An amazing event took place on the evening of April 4. How happy I was to witness it. Dozens of sea lions congregated along the end of the Ocean Beach Esplanade where they herded schools of herring toward shore in a feeding frenzy. The big marine animals made a huge racket with their honking, slapping and splashing, thrilling those of us lucky enough to be there. One child was intent on replicating their sounds and a man kept saying again and again, “I’ve been coming to this beach for 40 years and never seen anything like it,” while shaking his head in disbelief.
It is wonderful to see so many herring once again gracing our marine environment – with reports of them up and down the coast. I try to avoid eating much herring since it’s the very base of the food chain, feeding our precious marine animals all the way up to whales. Many of us there that evening threw the small, gasping herrings back into the ocean as fast as they washed up helplessly on shore. “Maybe a few of these will escape to breed,” I said to another woman doing the same, and she hoped so too.
Don’t we live in an awesome part of the world? What would we do without the other creatures we share it with? Well, the answer is obvious – we wouldn’t be here! Every March, I wait in anticipation for the tree frog chorus, worrying that some terrible spill will affect the ditches of Hough Road and they won’t return. But so far these tiny denizens of spring return each year with their distinctive symphony for two months of delight. Sybil Sears, an elderly, blind lady I used to help out, loved to hear the tree frogs. Some spring evenings, I’d pick her up at her home on Velvet Road and bring her to Hough Road where we would sit in the car with the windows rolled down listening. To see these tiny bright green creatures in the garden, it’s hard to believe they have such loud voices!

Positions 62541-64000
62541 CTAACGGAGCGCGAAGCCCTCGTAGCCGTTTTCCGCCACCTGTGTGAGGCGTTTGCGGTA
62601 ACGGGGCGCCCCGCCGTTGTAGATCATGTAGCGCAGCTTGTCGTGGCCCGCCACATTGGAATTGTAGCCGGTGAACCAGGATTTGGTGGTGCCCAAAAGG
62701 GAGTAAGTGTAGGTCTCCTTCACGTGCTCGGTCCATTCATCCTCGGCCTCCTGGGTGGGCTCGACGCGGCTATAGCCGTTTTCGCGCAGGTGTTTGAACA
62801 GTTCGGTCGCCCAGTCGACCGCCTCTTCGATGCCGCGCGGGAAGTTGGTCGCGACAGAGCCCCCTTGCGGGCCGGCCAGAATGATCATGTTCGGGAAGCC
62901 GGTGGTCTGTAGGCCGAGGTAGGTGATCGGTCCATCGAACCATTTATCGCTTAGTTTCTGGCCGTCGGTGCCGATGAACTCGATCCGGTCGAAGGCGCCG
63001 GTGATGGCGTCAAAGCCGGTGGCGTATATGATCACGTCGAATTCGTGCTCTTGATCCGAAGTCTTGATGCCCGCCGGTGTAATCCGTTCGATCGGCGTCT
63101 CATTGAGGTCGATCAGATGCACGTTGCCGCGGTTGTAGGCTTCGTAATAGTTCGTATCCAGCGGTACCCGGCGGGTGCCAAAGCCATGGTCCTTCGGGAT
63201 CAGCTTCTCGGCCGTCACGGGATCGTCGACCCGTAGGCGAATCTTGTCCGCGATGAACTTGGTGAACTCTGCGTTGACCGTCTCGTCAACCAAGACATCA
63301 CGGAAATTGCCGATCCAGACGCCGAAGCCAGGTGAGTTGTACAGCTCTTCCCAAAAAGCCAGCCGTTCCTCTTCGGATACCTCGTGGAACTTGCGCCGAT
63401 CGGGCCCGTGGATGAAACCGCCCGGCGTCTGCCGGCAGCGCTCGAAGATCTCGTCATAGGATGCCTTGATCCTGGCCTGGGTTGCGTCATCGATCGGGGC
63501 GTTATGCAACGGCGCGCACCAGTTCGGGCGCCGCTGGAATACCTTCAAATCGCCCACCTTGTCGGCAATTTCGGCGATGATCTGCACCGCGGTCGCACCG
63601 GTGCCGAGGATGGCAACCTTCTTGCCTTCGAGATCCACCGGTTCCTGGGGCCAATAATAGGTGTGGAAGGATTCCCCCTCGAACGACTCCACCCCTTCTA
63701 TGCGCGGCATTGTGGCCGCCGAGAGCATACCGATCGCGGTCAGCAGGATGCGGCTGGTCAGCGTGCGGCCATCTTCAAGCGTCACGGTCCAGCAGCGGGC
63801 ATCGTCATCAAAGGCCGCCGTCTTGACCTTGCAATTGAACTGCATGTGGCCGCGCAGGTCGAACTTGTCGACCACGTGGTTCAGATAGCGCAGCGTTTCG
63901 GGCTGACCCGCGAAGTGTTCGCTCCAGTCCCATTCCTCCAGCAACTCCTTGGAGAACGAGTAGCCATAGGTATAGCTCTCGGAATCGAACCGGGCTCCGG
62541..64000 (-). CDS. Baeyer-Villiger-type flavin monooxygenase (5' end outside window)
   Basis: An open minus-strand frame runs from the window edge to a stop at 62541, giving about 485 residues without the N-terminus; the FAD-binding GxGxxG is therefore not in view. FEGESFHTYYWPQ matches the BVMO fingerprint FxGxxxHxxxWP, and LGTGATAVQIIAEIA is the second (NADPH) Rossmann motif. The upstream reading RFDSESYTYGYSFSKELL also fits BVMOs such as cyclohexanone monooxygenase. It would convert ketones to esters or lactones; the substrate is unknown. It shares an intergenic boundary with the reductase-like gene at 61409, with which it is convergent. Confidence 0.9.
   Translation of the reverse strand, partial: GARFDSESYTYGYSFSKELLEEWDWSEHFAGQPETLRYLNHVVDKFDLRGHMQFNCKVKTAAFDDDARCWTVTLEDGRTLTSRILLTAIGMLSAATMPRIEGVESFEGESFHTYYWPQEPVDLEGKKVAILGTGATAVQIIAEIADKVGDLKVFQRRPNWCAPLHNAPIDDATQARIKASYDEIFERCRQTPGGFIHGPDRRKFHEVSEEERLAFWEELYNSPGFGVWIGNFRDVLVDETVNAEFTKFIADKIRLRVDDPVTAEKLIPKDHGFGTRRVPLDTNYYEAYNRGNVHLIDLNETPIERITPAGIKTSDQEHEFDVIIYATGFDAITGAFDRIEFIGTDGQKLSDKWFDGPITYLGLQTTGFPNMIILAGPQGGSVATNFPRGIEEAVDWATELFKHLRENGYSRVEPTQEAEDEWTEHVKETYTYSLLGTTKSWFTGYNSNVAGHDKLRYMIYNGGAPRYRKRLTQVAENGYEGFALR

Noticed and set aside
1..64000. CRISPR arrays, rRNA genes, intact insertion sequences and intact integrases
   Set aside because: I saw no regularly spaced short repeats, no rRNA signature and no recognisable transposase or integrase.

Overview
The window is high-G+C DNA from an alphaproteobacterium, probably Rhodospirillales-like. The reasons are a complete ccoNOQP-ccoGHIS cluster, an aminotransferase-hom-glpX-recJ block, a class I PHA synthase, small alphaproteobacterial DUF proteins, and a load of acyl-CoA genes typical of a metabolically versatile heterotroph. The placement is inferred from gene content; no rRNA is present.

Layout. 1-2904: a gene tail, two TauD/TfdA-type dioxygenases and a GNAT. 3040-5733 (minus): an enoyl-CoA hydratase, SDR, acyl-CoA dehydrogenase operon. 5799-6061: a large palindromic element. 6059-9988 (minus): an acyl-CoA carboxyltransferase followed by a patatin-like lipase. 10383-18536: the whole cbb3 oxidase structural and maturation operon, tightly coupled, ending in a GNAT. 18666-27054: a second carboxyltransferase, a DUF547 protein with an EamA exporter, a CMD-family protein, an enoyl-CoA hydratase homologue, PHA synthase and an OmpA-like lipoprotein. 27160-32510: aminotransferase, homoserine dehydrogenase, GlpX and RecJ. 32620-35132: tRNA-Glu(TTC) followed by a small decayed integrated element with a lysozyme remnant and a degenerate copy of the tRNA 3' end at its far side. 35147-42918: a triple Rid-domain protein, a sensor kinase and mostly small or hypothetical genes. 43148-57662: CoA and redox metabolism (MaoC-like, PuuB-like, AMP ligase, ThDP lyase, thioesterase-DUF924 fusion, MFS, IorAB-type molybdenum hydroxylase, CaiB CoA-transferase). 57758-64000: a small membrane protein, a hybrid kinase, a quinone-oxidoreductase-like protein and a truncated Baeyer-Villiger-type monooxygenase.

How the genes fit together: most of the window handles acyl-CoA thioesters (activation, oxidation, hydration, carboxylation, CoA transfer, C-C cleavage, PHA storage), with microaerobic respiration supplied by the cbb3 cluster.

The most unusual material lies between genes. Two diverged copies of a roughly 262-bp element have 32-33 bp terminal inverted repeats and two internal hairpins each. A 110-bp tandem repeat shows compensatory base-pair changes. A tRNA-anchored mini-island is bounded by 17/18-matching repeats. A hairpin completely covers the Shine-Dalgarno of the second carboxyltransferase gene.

Speaking of tiny, welcome creatures, bumblebees have emerged from wherever it is that bumblebees emerge from. I strive to have enough early spring flowers (even dandelions!) to greet them when they emerge and avoid spraying – bees and dragonflies are incredibly sensitive to toxins. Our reward is having hosts of these lovely little bee-ings (ha).
If you’re racing up Pratt Road these days, please be wary of the ducks sitting between the road and the ditches. I guess they’d rather take their chances with cars than coyotes; but hey, slow down – they have enough on their minds in nesting season.
Let me know of any special creatures you see around Elphinstone. We all have deer visitors and, like me, you’ve probably seen the odd coyote furtively disappearing into the bushes. I’ve never actually seen a cougar but certainly have heard reports of them. Contact me with your wildlife or community news at: firstname.lastname@example.org.